The problem with the student loan/college bubble debate is both sides are plagued by predictable biases and flawed arguments. The left believes that making college more accessible and more affordable will improve economic mobility, ignoring or overlooking the high dropout rate. Dropouts get none of the benefits of graduating college but all of the debt of having attended. Also, if everyone has a degree, then the value proposition of the degree goes away. The left ignores that too many high school graduates are woefully unprepared for college, hence the high dropout rate. Something like 50% of college students fail to get a degree within 6 years (not the usual four years, but six, which is crazy.)
The ‘right’ is wrong though to only blame the government for surging tuition costs. Yes, the government plays some role, but not that much relative to other factors. In an earlier post I show how the greatest yearly percentage increase in tuition was in the early to mid ’80s, before many of these programs we see today were enacted, or before ‘college for everyone’ became a priority for the left. Because tuition is so high now, it seems like the change is greater, but this is nominal change instead of percentage change.
I think the most important variable for explaining why tuition is so expensive is the college wage premium, which is the widest ever and shows no signs of narrowing. As long as college grads earn a lot more, tuition will keep going up due to demand. Even after factoring in debt, grads still earn more than non-grads. The proliferation of lucrative 6-figure jobs , especially over the past decade following financial crisis, is also a contributing factor for such demand. In the ’70s or even ’80s, there was no equivalent of the ‘6-figure office job’ like we see today. As multinationals keep growing in size and profits, even relative to GDP, it means higher stakes, and hence higher salaries for talent. Broadcom is worth $250 billion, a 20x increase from 2015 alone, among many other examples of huge companies popping up out of seemingly nowhere. An MBA makes $70k-100k/year strait out of college, versus $50k in the early ’70s (in today’s dollars), which is a huge increase even after factoring in student loan debt.
If not for this earning power, two things would happen: demand for college would plunge, probably back to levels not seen since the 60s. This would put a lot of colleges out of business, particularly low-ranking colleges (which have a worse ROI). The vast majority of people attend college to earn more money, not for the intellectual enrichment of a liberal arts degree. If not for the degree, which is like a ticket to the middle class, no one would waste four years when they could start working immediately out of high school.
As by Bryan Caplan notes in his important, influential book “The Case Against Education,” the value of college is the earning power bestowed by the degree, not the educational value. He gives an example of when class is cancelled, do students feel cheated because they paid for something which was undelivered? Of course not, they are happy to have free time, because because the instruction/education is secondary to the credentialization.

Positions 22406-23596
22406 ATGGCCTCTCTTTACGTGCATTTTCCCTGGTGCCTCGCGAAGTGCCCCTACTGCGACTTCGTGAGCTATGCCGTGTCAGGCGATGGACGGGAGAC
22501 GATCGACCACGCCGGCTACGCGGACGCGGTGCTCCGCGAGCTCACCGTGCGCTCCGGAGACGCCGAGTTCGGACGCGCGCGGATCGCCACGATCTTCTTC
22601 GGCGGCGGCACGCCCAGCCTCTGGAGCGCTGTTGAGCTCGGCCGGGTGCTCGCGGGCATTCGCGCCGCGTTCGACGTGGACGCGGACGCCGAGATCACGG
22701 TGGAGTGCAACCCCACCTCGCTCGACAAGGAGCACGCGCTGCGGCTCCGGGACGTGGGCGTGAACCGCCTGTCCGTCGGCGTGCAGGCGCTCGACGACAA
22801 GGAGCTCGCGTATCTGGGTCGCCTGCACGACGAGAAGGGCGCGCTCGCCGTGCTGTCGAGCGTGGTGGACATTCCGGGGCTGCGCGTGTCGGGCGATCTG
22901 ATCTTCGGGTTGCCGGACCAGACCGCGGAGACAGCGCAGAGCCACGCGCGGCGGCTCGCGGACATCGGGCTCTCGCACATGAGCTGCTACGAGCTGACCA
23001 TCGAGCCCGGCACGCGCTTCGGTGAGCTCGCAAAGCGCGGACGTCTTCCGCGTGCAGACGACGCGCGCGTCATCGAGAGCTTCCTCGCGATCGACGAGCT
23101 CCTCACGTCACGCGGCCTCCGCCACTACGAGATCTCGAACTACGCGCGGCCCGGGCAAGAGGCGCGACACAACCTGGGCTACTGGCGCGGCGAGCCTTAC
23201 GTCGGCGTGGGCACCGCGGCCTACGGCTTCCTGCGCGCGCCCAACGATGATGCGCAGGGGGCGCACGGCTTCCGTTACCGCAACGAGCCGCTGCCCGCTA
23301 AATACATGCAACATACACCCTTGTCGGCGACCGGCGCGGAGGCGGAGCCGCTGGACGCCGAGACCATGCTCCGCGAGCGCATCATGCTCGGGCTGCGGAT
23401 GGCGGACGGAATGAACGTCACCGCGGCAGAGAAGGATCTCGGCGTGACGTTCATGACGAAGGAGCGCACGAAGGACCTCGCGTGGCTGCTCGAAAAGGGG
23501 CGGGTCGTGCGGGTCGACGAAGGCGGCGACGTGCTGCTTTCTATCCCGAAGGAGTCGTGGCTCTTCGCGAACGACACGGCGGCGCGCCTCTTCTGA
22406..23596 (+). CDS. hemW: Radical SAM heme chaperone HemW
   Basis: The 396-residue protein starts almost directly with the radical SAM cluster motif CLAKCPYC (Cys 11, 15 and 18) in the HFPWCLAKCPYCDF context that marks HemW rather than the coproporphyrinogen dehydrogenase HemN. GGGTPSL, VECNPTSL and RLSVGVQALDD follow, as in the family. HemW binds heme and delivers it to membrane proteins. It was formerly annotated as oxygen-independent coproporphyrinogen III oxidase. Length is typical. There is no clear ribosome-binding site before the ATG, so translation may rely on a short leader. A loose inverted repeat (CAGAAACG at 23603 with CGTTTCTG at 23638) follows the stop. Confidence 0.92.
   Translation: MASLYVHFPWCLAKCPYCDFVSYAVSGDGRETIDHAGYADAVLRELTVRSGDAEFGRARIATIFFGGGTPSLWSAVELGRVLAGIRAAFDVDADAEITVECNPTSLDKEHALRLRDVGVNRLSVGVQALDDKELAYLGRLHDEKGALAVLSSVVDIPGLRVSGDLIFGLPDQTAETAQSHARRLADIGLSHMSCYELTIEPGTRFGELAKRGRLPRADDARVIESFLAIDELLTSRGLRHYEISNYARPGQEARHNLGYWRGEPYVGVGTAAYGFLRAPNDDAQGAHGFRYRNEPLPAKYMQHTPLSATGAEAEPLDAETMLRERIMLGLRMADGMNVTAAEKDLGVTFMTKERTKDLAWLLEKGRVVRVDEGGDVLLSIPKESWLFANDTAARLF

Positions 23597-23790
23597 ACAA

Second, the government would stop subsidizing tuition as indiscriminately, because suddenly college would stop being a ‘path to upward mobility’ but rather just another consumer discretionary good, like SUVs, Disneyland tickets, or NFL tickets. The government sees it as a public good or necessity to make college affordable, because of the increased earning power college confers.
Many low-ROI private colleges are dependent on government aid because their students tend to be so unsuccessful, that such colleges have tiny or non-existent endowments and cannot afford generous scholarships or other aid like Harvard does. Instead of the right attacking Harvard for wokeness, they should instead direct their anger at these low-ROI private colleges for being a ripoff and charging equal or higher tuition for far worse job prospects (and milking the government for aid). Yes, wokeness sucks, but at least Ivy League grads are getting a good ROI and have good job prospects, compared to many of these lesser-known, low-ranking private colleges. Collectively, lesser-known private colleges are much bigger recipients of federal aid, compared to just focusing on top-20 elite colleges, which are wealthy enough to supply their own financial aid without the help of the federal government.
Bootcamps, online learning (such as Khan Academy), and trades schools are not the answer either. Trade jobs may benefit college dropouts, but college still pays way more than the trades, and also trades work requires a lot of training and time. It’s better than service sector work, but the downside is a lot training is required, which is not exactly cheap, costing from $15,000 to $30,000. Employers don’t want to spend more money than necessary training new employees, hence why credentials and certification have become such big industries. Bootcamp grads tend to be woefully deficient in skills and also have a hard time finding good jobs, also bootcamps can be very expensive and inflate their success metrics. I am not saying that college is the answer, but it’s not bootcamps.